Statistical analysis

Binomial logistic regressions were applied to compare trapping success within plant and oyster treatments. A three-way factorial design with shoot density (low: 23 m-2, medium: 45 m-2, high: 90 m-2) and shoot width (short shoots: 2.69 mm, long shoots: 4.41 mm) as continuous predictors and current velocity as factor was used for the plant model. A two-way factorial design with oyster density (low, medium, high) as continuous predictor and flow velocity as a factor was used for the oyster model. Flow velocity was included as factor with three levels (low: 12, 14 cm s-1; medium: 20, 22 cm s-1; high: 28, 30 cm s-1) instead of a continuous variable, due to non-exponential relation between current velocity and seed trapping. Thereby two velocities were pooled together to increase the number of replicates from 30 to 60 and thus achieve a more robust statistical output. Model selection was based on minimal Akaike information criterion (AIC) and Chi square tests, excluding non-significant model-terms. Regression based methods were used to relate the scouring area to propagule trapping for each current velocity separately and to test for the effect of object width on flow dynamics and sediment scouring. To meet assumptions for regression analysis, Spearman tests for appropriate weighting and Shapiro-Wilk tests for normality of residuals were conducted. In cases assumptions were not met, data was appropriately transformed (log and square root transformation).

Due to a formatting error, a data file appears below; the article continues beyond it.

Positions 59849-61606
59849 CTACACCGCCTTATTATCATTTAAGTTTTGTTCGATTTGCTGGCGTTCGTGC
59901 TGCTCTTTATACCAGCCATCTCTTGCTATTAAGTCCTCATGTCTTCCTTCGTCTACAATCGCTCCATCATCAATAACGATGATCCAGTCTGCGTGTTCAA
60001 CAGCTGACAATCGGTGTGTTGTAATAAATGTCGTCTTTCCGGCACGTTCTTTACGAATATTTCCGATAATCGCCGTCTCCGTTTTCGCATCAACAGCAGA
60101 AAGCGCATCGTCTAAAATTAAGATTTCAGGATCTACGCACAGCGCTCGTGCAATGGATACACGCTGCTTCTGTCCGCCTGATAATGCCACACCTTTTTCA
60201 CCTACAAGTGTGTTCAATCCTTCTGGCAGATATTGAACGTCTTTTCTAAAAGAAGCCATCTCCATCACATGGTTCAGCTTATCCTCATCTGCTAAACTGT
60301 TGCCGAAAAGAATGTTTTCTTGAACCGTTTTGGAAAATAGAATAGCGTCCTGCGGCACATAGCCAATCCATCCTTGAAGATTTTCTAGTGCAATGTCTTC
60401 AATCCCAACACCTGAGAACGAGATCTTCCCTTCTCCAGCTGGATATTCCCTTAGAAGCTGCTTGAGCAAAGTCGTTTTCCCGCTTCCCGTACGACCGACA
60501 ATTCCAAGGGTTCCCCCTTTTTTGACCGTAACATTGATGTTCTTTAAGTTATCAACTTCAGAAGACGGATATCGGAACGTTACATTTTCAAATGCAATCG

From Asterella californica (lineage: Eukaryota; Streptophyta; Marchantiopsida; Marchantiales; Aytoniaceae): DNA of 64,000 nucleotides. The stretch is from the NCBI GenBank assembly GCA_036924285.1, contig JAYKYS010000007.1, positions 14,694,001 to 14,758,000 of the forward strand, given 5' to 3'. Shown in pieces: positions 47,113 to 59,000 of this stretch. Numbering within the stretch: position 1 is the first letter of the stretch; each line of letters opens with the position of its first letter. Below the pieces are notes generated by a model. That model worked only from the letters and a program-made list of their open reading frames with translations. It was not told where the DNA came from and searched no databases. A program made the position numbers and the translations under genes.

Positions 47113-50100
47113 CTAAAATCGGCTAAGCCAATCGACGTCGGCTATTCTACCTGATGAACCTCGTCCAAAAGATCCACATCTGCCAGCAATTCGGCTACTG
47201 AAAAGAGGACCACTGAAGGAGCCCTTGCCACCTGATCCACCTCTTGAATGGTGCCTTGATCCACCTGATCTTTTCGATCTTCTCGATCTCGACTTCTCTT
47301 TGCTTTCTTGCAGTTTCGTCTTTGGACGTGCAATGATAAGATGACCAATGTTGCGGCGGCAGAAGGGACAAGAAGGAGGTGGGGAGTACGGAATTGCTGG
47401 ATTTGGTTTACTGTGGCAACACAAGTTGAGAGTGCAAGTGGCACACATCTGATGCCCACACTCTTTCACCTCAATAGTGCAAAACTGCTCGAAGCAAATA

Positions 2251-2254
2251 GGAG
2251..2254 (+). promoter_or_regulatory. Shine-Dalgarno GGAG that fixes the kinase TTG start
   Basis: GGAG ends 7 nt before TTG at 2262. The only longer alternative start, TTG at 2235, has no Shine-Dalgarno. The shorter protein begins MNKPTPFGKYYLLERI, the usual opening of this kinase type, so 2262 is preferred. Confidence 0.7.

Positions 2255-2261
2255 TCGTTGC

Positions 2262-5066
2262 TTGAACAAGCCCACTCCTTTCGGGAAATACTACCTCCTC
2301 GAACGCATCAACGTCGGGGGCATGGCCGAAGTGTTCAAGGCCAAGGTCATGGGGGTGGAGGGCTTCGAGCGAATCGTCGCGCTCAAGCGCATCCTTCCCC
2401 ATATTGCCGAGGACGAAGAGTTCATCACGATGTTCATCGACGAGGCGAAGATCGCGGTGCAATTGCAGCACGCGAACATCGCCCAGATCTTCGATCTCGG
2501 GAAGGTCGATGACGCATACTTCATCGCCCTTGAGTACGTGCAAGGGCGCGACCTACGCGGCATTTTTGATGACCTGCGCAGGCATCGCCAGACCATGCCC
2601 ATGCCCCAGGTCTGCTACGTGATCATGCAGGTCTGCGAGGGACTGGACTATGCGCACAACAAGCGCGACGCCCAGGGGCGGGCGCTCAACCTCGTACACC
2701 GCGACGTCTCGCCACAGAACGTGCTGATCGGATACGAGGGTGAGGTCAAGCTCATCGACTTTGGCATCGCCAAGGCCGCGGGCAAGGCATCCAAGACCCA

Short shoots (Fig 2A) were comparably ineffective (<10%) in trapping seeds throughout the tested range of flow velocities at the low shoot density treatment (23 shoots m-2). At the medium shoot density treatment (45 shoots m-2), seed trapping in short shoots ranged from 5% to 30% with lowest trapping at high flow velocities. At the high shoot density treatment (90 shoots m-2), trapping of seeds was between 20% and 50% with highest seed retention at high flow velocity. Long eelgrass shoots (Fig 2B) showed similar success in seed trapping at lower current speeds for respective shoot densities. However, other than for short shoots, an increase in seed trapping towards higher flow velocities could be detected already for low and medium shoot densities. At the highest flow velocity (30 cm s -1) seed retention was 25% at low, 55% at intermediate and 85% at high shoot density, respectively. An additional treatment with 180 shoots m-2 showed a further increase in trapping success with 50–95% of seeds trapped (Fig 2B). Logistic regression showed that flow velocity and canopy characteristics (shoot density and shoot width) significantly influenced seed trapping in eelgrass treatments (S1 Table). Additionally, there was an interaction effect of flow velocity and shoot width.

Fig 2.

Trapping of eelgrass seeds (Mean ± SE, n = 30) and size of corresponding scouring patterns in different biogenic structures in relation to flow velocity; a), d) short shoots (< 15 cm); b), e) long shoots (> 25cm) and c), f) bivalves.

In contrast to eelgrass treatments, all oyster treatments showed an increase in trapping with increasing flow velocity (Fig 2C). Trapping ranged from 0–40% at low oyster density (5 ind. m-2), 10–70% at medium density (5 ind. m-2) and 20–90% at high density, depending on the flow velocity. The blue mussel treatment (27 ind. m-2) showed comparable results to the medium density oyster treatment (Fig 2C). Trapping by oysters was significantly influenced by both oyster density and flow velocity (S2 Table).